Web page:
The gravel beach is perfect for paddling, but please stay out of the rest of the pond – we know it’s tempting when the temperature rises, but cool off feet only please!
Hortiservices have made a great job of the 2 new sections of path – these should make it even easier for those of you taking your exercise on the field.
If you spot something interesting, please add it to our new blackboard on the dipping deck – and if you have a smart phone, take a photo and email it to us at firstname.lastname@example.org
We are keeping a log of all the flora and fauna seen on site, so don’t forget to add your name and date of siting.
We have decided to rearrange the open day only when we are certain that it won’t be postponed once again, so expect a really special event next spring, when we can all mix and celebrate together!
Even though the trees are coming into leaf and the orchard is in blossom, we have had to postpone our open day (which would have been in 10 days time) due to the COVID-19 virus. Just think how good the field will look when we can have our day.
Sarah measured the circuit and it is almost exactly 300m and it’s wonderful to see how many people take their daily exercise on the field.
We might not be able to have our fun day out together, but we have been doing a fair bit to keep the project on track.
Our butterfly expert, Mike, has planted the mound with plants to attract particular butterflies;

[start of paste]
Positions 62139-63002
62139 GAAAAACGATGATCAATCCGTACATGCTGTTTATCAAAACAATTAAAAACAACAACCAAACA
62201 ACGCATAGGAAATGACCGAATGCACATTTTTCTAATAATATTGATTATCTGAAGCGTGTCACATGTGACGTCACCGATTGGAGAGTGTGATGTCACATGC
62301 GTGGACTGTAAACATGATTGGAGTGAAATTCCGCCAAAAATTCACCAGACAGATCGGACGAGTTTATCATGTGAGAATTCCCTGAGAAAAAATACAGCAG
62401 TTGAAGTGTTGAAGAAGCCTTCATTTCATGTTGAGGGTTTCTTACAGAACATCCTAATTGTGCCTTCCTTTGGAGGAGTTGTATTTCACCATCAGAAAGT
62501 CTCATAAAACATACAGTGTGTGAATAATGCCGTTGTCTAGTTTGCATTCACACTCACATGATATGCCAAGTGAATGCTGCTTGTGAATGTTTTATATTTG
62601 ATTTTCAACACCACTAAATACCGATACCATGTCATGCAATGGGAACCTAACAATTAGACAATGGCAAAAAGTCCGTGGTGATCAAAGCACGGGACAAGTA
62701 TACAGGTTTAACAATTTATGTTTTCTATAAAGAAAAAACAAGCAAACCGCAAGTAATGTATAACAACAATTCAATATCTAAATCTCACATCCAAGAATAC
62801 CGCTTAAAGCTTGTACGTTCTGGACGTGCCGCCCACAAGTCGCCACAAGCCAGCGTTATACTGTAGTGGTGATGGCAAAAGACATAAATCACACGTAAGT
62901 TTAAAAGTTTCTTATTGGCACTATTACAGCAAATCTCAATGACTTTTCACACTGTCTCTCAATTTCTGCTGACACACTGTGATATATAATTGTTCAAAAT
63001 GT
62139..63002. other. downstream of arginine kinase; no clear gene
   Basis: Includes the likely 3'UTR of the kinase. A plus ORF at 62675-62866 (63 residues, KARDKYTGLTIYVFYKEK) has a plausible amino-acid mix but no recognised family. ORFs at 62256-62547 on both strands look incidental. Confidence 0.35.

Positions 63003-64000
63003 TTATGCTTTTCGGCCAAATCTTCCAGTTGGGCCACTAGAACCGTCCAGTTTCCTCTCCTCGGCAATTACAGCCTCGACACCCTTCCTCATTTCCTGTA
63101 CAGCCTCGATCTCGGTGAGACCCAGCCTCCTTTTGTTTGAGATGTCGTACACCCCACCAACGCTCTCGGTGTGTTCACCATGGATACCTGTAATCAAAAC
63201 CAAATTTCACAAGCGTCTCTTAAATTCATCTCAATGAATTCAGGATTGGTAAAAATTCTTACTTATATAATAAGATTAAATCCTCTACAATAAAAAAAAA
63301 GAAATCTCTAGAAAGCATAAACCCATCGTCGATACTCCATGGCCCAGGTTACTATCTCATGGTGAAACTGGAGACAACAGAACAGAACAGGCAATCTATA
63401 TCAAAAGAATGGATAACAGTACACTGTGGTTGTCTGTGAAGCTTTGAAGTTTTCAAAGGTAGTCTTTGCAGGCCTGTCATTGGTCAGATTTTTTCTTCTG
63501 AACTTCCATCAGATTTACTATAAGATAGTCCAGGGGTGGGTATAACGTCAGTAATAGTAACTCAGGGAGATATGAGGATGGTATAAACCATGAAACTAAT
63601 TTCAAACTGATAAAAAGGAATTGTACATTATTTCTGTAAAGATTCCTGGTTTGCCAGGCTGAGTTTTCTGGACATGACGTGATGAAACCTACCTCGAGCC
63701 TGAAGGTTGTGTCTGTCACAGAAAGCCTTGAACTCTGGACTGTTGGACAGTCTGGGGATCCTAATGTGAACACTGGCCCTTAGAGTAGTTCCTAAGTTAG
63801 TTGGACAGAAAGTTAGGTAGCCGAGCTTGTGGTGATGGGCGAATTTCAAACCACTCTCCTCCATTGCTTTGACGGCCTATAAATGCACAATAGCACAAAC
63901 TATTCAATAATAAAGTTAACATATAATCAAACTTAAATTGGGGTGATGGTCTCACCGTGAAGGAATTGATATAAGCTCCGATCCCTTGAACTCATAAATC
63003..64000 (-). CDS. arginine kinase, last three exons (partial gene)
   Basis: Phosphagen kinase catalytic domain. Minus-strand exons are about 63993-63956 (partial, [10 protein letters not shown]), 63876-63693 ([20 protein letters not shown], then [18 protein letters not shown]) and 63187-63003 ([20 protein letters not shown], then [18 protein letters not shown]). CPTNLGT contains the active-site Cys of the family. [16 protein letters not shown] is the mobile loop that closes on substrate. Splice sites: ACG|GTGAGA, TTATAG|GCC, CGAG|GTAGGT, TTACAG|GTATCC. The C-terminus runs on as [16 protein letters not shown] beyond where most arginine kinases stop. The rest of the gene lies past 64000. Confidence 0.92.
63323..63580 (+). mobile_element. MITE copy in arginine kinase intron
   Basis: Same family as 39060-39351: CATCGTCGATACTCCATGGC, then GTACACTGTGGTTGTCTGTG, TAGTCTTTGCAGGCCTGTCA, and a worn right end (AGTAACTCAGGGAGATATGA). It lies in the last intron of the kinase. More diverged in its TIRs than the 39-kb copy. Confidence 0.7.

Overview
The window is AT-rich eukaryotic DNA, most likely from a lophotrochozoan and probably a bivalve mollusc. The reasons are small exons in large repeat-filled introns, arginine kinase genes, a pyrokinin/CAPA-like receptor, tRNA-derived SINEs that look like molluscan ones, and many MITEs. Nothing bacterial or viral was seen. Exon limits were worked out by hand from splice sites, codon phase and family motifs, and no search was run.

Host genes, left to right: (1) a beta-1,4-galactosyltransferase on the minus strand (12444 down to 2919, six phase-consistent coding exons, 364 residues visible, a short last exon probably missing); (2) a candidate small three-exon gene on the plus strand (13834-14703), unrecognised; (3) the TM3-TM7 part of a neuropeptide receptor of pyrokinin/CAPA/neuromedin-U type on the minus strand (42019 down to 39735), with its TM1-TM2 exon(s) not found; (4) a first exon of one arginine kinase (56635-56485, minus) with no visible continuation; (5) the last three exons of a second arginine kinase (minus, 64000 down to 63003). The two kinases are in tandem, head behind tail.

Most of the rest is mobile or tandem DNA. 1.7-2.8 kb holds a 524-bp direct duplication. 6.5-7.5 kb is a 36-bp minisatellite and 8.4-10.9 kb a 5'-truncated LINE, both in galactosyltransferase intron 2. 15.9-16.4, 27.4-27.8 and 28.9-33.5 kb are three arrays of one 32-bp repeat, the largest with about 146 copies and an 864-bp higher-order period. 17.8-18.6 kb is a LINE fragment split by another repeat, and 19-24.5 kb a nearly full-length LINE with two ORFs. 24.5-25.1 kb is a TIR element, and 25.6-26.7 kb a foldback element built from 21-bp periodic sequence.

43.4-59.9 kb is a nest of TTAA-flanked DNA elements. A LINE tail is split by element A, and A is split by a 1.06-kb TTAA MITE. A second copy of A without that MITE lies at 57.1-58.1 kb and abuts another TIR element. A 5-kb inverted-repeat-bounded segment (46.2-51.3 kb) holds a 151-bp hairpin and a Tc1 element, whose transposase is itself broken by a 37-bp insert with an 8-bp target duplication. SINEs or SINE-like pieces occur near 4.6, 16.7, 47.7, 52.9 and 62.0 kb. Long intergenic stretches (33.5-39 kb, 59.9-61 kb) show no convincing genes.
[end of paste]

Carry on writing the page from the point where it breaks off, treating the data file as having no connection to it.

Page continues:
Our ecologist Ashley has seeded the mound with a special chalk loving mix of native wild flowers;
We have fixed a lovely new water butt to the bike shelter, to take advantage of the little rain that falls in this region;
We will soon install a third dual waste bin at the back of the field to try to encourage more dog owners to pick up after their pet;
We are planting up the nectar garden with plants that will attract pollinators;
We are watering all the newly planted trees to give them the best chance of thriving;
We are creating a wood pile at the rear of the field – this will eventually be fenced off to provide habitat for mammals;
We have been checking the pond for amphibians – so far without success;
As soon as we can, we will bring some more soil in for the swale, and we will get the 2 sections of gravel path done. Who knows – the pavement from the Elms Close corner to the entrance might even be completed too – we do at least have 2 telegraph poles up, but Openreach can’t complete the wiring.
There is a definite whiff of spring in the air! Many of our young trees are showing signs of blossom and planning for our open day on Sunday April 26th is well underway.
We know that there is a risk we might have to postpone due to the Covid-19 virus, but we are going ahead with planning. It is after all, an open air event, and we reckon that everyone will be ready to come and have some fun in the fresh air by then!